11 January 2018
11 January 2018
Cybersecurity legend John McAfee predicted that bitcoin would reach a value of $1m by 2020 (and that he’ll eat his own winkle if he’s wrong). And discussions about the future of this mother coin are really heating up as analysts, investors and crypto enthusiasts are starting to pick sides.
So whether you choose to dabble in the crypto market, ignoring those red-faced critics declaring it “just another Tulipmania”, or opt to watch the show unfold from a safe distance, you still need to keep your finger on the crypto-market pulse. Because you might be witnessing the advent of the future of money.
Here’s a fascinating review of the significant crypto milestones in easy-to-digest Vizlib charts.
Browse any news site’s investment section, and you’ll find article after article exploring the phenomenal boom of digital money, otherwise known as cryptocurrencies. But what are they exactly?
A cryptocurrency is a digital currency created and held electronically. As of January 2018, there are more than 1300 cryptocurrencies available online, and the number continues to grow daily. The first and most popular cryptocurrency is bitcoin.
No one controls bitcoin. It is the first digital currency that is completely decentralised, meaning it’s independent of any central authority.
Unlike Euro, Dollar or Pound, Bitcoin is not printed. It exists exclusively online. Bitcoins are created, or “mined”, using computer software that solves mathematical problems. Anyone with access to a powerful computing machine can join the community of miners.
Bitcoin and other cryptocurrencies are an attractive alternative to standard money thanks to some of their inherent characteristics, such as the lack of government control, anonymity, speed and cost-effectiveness of digital transactions (especially international ones) and transparency.
Many believe that cryptocurrencies are the future of money, as the world’s move to a cashless society accelerates.
2017 has seen a huge shift from getting familiar with cryptocurrencies to pouring real money into the emerging market. Bitcoin and other leading crypto coins saw their valuations grow consistently and reach all-time highs at the end of the year, with cap figures pushing over 4000%.
We’ve put together a few neat charts to recap on the major crypto milestones of 2017.
We can confidently say that 2017 was a year of bitcoin, but analysts prophesize that 2018 will be all about ether. Let’s have a quick look at some of the game-changing events that happened this year.
In one year, bitcoin’s price has gone from $973 on January 1, 2017, to $14,129 on New Year’s Eve. That’s a 13-fold increase in value for a cryptocurrency that’s been declared “dead” more than a hundred times since its inception in 2009.
Bitcoin’s value is extremely volatile. The fact that its price is set by the market makes things even more complex. There are various factors at play in determining Bitcoin’s value, including liquidity, government regulations, bad press (remember the Silk Road story?), coin dumping by large traders, new, prominent investors joining the party, and more. Although scores of high-calibre VCs and investment funds have started actively investing in bitcoin and other digital currencies, it is still seen as a high-risk asset that should be considered with caution.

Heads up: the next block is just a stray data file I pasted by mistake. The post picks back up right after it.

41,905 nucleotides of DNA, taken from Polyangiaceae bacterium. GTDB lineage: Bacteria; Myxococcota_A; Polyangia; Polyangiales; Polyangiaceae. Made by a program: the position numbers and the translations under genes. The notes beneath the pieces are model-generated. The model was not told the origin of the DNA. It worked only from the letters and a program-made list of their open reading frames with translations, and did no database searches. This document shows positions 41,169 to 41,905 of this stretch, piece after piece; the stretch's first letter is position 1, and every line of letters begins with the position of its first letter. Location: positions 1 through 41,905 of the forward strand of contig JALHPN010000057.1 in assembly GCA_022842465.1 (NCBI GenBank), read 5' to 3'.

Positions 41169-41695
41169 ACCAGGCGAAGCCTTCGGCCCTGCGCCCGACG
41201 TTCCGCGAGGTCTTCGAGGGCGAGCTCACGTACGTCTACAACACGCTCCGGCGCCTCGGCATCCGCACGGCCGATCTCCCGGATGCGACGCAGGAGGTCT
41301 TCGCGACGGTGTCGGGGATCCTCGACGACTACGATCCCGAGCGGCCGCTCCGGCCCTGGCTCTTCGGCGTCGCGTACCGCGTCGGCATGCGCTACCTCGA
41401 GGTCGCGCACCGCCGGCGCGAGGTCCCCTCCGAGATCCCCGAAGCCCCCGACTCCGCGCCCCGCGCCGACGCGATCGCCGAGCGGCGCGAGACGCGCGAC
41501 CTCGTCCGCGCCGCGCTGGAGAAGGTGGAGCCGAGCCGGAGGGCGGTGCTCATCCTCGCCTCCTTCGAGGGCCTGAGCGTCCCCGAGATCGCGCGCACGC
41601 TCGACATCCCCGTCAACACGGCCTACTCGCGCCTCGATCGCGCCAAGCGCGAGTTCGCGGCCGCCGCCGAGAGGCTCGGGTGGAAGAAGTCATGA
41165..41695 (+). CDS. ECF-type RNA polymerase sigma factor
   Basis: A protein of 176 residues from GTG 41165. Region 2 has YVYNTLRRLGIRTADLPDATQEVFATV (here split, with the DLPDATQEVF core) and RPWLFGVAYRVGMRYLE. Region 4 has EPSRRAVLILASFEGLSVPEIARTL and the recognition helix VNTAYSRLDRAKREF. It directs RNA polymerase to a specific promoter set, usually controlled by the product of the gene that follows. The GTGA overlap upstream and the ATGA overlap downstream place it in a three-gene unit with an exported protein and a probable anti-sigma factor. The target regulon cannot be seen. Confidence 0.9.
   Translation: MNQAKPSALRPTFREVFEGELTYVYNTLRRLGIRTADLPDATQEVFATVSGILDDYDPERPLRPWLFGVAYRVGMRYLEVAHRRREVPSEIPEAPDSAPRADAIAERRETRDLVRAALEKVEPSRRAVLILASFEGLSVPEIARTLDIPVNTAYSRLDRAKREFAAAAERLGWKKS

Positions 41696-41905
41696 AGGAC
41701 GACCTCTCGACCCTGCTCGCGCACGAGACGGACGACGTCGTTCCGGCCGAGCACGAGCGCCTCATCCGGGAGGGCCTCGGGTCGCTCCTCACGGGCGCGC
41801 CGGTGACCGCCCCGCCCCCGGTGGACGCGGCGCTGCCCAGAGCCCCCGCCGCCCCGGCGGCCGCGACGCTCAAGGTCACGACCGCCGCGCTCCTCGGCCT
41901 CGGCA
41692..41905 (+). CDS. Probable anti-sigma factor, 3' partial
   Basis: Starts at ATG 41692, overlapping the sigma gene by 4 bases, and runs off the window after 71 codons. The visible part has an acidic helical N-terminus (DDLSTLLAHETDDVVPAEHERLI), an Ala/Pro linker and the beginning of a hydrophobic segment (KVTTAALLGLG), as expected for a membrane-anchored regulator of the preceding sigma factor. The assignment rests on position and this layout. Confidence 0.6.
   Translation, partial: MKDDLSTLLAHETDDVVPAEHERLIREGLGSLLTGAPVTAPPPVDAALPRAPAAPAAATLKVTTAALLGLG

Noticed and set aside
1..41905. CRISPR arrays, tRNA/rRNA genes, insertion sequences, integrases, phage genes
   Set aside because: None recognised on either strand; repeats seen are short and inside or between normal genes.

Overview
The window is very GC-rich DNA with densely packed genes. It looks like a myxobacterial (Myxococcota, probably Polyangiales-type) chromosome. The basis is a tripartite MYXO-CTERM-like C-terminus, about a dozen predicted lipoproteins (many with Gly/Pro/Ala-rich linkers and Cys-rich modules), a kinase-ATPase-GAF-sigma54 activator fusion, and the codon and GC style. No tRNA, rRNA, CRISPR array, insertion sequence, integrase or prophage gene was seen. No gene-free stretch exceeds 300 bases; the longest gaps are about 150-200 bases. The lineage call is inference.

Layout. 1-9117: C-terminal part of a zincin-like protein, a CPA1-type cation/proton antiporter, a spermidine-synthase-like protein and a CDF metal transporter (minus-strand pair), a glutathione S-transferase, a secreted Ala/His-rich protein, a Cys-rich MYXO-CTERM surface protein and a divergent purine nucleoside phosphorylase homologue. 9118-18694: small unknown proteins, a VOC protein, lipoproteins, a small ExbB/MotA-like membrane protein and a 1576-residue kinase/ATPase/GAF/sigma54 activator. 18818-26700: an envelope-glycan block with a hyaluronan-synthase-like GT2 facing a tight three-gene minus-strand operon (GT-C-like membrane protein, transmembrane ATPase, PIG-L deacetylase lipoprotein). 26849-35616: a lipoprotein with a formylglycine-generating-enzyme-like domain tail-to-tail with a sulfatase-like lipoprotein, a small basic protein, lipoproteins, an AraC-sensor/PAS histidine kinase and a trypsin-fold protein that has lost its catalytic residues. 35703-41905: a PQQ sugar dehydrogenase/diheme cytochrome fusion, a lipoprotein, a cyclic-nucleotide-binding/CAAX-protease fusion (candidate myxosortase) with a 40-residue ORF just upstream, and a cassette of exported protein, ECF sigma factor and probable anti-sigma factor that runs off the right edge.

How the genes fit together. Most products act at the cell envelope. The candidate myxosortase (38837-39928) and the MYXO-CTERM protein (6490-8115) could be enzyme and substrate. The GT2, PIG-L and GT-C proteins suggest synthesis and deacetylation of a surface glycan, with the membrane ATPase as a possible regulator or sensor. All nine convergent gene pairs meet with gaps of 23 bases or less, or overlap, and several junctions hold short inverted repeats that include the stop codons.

Built with the Vizlib Line Chart for Qlik Sense
According to new statistics, the process of bitcoin mining uses more electricity in a year than the whole of Ireland. As the volume of bitcoin transaction picks up, the network is sucking up more and more electricity. Dutch bank ING revealed that electricity for a single bitcoin transaction could power a home for almost a whole month. Unsurprisingly, the bulk of bitcoin mining is done in China, where energy costs are relatively cheaper than in Europe or the US. However, China’s recent crackdown on bitcoin miners might not only cause bitcoin’s value to plummet but might even threaten its existence — without miners to validate bitcoin transactions, the cryptocurrency’s chances of survival are practically nonexistent.
Bitcoin’s phenomenal performance in 2017 has undoubtedly rubbed its sheen on other leading crypto coins. As people embraced bitcoin and ether, the second-largest cryptocurrency, other cryptocurrencies also attracted eager investors looking to cash in on the crypto opportunity. That has in turn given rise to ICOs (Initial Coin Offerings) that have quickly become the go-to fundraising alternative for entrepreneurs who are struggling to get funded or simply want the added benefit of an instant army of supporters.
In fact, bitcoin doesn’t even make the top 10 best-performing crypto assets list for 2017 (see the chart below).
Ether, the native cryptocurrency of the Ethereum blockchain, which supports smart contracts, has grown substantially in 2017 and is now the second-largest cryptocurrency on the market. One of the crucial factors that have significantly influenced ether’s surge in value is the rise of ICOs.
What exactly is an ICO? Initial Coin Offering (ICO) is a recently emerged concept of crowdsourcing or crowdfunding where a company issues its own cryptocurrency to raise funds. If an ICO is successful, the company gets immediate capital to start (or continue) developing their product, and the community of investors get their crypto-tokens’ shares.
CoinDesk’s Q2 2017 State of Blockchain report has found that blockchain ICO now outweighs venture capital by three times in total deal size and quantity. More than $3.7 billion has been raised through ICOs in 2017. The year has marked some of the largest token sales in history: Filecoin ($257 million), Tezos ($232+ million), Bancor ($153 million).
Vizlib’s feature-rich data visualisation products will help you get started on your data storytelling journey.
Got a technical question? Our Help Centre has heaps of helpful guides, articles, FAQs and more. Access Help Centre